By Emily Ashely and Max Broburg
With news of major data breaches making headlines on an almost daily basis, cybersecurity is more important than ever—for both individuals and enterprise. The cybersecurity landscape is changing rapidly. New regulations (i.e. GDPR, California Consumer Privacy Act, etc.) are emerging that companies must comply with, or face hefty penalties. The wave of digital transformation means more connectivity among organizations’ assets, and has led to increasingly complex IT environments (cloud, containers, microservices, IoT, etc.), creating ever-growing attack surfaces and new potential entry points for cyber criminals to strike. This complexity also creates more room for human error, such as misconfigurations, representing huge security risks. Attackers are also getting more sophisticated, leveraging context-aware malware such as the Rakhni Trojan that terrorized companies in 2018. In attempts to help companies solve the myriad of new cybersecurity challenges, vendors are pumping the market with new solutions. In fact, Gartner predicts worldwide information security spending will exceed $124 billion in 2019.
The media landscape clearly reflects what we already know to be true: enterprises today are extremely concerned with cybersecurity challenges and are eager for any and all content that may be helpful. To get a more detailed understanding of how cybersecurity is being covered in technology and business publications, we performed a three-month audit.
In a three-month media audit utilizing TechNews, Meltwater and Google News, we searched for reporters and publications covering cybersecurity from Oct. 10, 2018 to Jan. 10, 2019. We then filtered through the publications to include only U.S.-based business and trade outlets, resulting in 6,697 pieces of unique coverage. From these results, we determined the publications and individual reporters/editors covering cybersecurity most frequently.
The results of the top publications covering cybersecurity are a healthy mix of security trades (Solutions Review, SecurityWeek, Dark Reading and Information Security Buzz), top tier business publications (Forbes and CNBC), prominent general tech outlets (TechRepublic and SiliconANGLE) and outlets focusing more on government tech and security (ExecutiveBiz, Nextgov, Politico Morning Cybersecurity and Fifth Domain). Given our audit period spanned the federal government shutdown, during which we saw an onslaught of stories pointing out both physical and cybersecurity risks, it’s possible the appearance of these government tech focused publications in our top 20 results are a bit of an anomaly—but we suspect the results would be fairly consistent even looking at a different time period, as concern around cybersecurity of U.S. government organizations, cyber threats from nation-states and election meddling is persistent.
Speaking of the shutdown, this was a common topic among cybersecurity news stories across trade, business and tech publications as well. Because of its far-reaching implications—potentially impacting every American citizen, business and government organization—stories were not confined to a single audience segment.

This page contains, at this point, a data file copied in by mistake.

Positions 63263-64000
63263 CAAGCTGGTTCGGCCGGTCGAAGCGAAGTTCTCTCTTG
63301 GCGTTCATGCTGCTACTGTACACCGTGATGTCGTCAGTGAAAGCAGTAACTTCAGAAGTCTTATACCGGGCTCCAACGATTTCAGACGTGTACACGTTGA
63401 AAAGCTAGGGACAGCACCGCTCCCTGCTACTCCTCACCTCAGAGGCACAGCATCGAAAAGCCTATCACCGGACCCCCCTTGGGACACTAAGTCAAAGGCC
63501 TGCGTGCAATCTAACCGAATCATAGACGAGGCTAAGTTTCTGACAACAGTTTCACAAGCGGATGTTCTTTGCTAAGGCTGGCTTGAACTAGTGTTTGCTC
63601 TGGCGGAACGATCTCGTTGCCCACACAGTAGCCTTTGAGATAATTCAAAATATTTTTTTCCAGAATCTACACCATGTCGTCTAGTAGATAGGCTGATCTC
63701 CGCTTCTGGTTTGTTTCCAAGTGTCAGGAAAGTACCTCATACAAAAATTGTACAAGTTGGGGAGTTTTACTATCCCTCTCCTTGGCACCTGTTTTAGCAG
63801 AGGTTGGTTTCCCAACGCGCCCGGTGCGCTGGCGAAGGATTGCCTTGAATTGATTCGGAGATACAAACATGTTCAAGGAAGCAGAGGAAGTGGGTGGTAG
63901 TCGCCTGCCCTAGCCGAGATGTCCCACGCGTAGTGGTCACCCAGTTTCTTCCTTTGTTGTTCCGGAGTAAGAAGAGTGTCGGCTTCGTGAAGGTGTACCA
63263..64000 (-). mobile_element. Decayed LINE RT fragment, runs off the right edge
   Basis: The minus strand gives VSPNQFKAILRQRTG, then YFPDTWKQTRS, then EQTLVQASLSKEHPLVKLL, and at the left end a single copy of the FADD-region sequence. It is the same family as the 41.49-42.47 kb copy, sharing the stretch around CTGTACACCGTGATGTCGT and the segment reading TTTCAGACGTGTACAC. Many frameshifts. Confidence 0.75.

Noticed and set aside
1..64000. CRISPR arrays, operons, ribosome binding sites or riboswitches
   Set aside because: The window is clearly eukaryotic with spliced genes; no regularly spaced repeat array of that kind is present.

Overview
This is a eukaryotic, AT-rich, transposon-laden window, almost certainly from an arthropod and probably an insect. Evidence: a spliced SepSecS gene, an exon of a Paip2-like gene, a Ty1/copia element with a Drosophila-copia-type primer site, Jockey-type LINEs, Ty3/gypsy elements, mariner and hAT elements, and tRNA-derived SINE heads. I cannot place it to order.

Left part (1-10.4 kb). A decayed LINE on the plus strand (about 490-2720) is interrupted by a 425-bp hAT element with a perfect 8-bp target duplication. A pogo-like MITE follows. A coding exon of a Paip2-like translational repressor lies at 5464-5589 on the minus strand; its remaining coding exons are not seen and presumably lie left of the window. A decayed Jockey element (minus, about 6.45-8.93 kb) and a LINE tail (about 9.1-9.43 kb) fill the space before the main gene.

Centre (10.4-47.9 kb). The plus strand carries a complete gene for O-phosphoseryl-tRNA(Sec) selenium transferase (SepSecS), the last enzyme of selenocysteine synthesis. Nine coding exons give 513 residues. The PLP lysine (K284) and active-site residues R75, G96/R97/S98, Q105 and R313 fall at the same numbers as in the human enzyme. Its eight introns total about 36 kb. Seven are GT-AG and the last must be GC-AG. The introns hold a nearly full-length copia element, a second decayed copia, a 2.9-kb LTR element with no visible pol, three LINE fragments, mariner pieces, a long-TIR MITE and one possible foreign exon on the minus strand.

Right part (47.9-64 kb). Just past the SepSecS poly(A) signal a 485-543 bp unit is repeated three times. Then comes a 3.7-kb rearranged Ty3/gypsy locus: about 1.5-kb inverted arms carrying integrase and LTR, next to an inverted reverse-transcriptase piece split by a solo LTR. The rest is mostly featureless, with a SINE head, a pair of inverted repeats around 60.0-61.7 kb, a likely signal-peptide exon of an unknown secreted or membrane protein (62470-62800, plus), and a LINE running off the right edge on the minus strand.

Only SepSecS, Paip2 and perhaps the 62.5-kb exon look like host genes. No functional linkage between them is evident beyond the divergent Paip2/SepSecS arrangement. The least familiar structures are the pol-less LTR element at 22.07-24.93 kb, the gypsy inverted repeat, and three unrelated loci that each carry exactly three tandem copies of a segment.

Other major trends and stories we saw explored in depth include data privacy regulations and compliance, the growing importance of artificial intelligence and machine learning in cybersecurity, nation-state sponsored cyberattacks, cryptomining and cryptojacking, cloud security and more. Being able to speak knowledgably on these key trends and offering unique points of view is an essential strategy for garnering media coverage.
Coverage of major data breaches constitutes a sizeable portion of overall cybersecurity coverage. Publications are quick to share the news when the likes of Marriott, NASA, Nordstrom or Google+ suffers a breach. For cybersecurity experts, these incidents represent an opportunity to share commentary (advice, analysis, criticism, etc.) with reporters and editors likely to cover the news in hopes of their commentary appearing in their stories—but you need to be quick on the draw. Most publications post coverage of a breach within hours of the story first breaking.
Funding news is also common across trades and business publications, as there is no shortage of cybersecurity startups aiming to solve new pain points. Major product announcements can also earn coverage, although to a lesser extent—likely due to the extremely crowded marketplace where it’s hard to differentiate capabilities.
Unlike other industries where strong customer case studies and success stories can garner media coverage, opportunities for cybersecurity case studies are few and far between. Understandably so, since companies are reluctant to expose the mechanics of their cyber defenses or tout their strength, for fear of inviting attackers to target their networks.
While there are certainly challenges to penetrating the cybersecurity landscape, one type of content is almost sure to gain coverage: reports. Cybersecurity reporters and editors are hungry for new statistics and figures illustrating the current state of cybersecurity—be it number of breaches, new vulnerabilities, common causes of breaches, insider threats, the list goes on. Even better, the media is happy to cover these types of reports year after year to illustrate key trends and shifts in the industry over time.
Cybersecurity is perhaps one of the most rapidly changing industries. It’s a three-legged race between digital evolution, which is necessary for companies to innovate and remain competitive, but also creates new potential holes in security; adversaries who are constantly developing more advanced methods of attack; and cybersecurity solutions providers looking to address new vulnerabilities. The good news is, with such a dynamic and multi-faceted issue, there are always new opportunities to share insightful commentary on evolving trends.
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